Home » Posts tagged 'aerobic oxidation'
Tag Archives: aerobic oxidation
“Ligand-Enabled Reactivity and Selectivity in a Synthetically Versatile Aryl C–H Olefination” Wang, D.-H.; Engle, K. M.; Shi, B.-F. and Yu, J.-Q. Science 2010, 327, 315-319. DOI: 10.1126/science.1182512
“Highly Convergent Total Synthesis of (+)-Lithospermic Acid via a Late-Stage Intermolecular C–H Olefination” Wang, D.-H. and Yu, J.-Q. J. Am. Chem. Soc. 2011, 133, 5767-5769. DOI: 10.1021/ja2010225
The Mizoroki-Heck reaction is a widely-used method for cross-coupling of the C-X bond of aryl halides/pseudo-halides with the C-H bond of an olefin – the reaction is so popular that Richard Heck won a share of the 2010 Chemistry Nobel for palladium cross-coupling. An equivalent of H-X is produced as a byproduct, which is typically neutralized by the addition of stoichiometric base.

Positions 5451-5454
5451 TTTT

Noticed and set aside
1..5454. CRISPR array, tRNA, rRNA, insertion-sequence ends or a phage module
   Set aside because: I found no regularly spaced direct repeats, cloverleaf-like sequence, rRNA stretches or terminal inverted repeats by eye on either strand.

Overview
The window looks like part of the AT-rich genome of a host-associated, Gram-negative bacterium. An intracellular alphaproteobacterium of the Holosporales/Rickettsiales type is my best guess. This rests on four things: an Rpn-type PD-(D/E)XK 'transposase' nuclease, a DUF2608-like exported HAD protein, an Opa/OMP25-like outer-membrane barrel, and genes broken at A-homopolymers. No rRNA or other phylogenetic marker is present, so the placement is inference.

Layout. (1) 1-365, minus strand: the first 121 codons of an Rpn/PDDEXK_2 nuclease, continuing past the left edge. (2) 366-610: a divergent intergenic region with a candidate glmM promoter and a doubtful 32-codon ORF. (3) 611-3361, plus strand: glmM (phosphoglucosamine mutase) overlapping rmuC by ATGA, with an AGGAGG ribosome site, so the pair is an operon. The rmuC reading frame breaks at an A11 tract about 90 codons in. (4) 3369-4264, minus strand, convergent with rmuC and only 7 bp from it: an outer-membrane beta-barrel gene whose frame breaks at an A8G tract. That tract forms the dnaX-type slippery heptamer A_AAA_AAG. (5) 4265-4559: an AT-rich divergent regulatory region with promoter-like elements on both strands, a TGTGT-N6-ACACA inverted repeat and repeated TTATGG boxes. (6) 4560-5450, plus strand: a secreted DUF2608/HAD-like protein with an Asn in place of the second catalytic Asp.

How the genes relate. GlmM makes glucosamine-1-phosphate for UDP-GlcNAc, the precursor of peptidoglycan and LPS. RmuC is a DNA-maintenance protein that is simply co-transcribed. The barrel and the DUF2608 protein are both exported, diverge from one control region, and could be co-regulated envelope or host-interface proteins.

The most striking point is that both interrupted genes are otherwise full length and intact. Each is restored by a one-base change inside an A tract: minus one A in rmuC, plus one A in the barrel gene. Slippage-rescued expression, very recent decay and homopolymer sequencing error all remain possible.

A direct coupling of two C-H bonds is an interesting and potentially green alternative to this reaction, since it could simplify the synthesis of the halide coupling partner (shorter synthesis = less waste) and improve the reaction’s atom economy. In this sort of reaction a directing group is typically needed so the functionalization occurs at only one of the many aryl C-H positions. Additionally, an oxidant is needed in the catalytic cycle because the metal catalyst, typically Pd(II), is reduced when it mediates the C-C coupling (this sort of mechanism has been proposed). Typically silver or copper salts are used in superstoichiometric amounts for this purpose. From a Green Chemistry perspective this is only a marginal improvement over the original Heck reaction – using several equivalents of a transition metal oxidant isn’t a real improvement over generating an equivalent of neutralized acid (like triethylammonium chloride).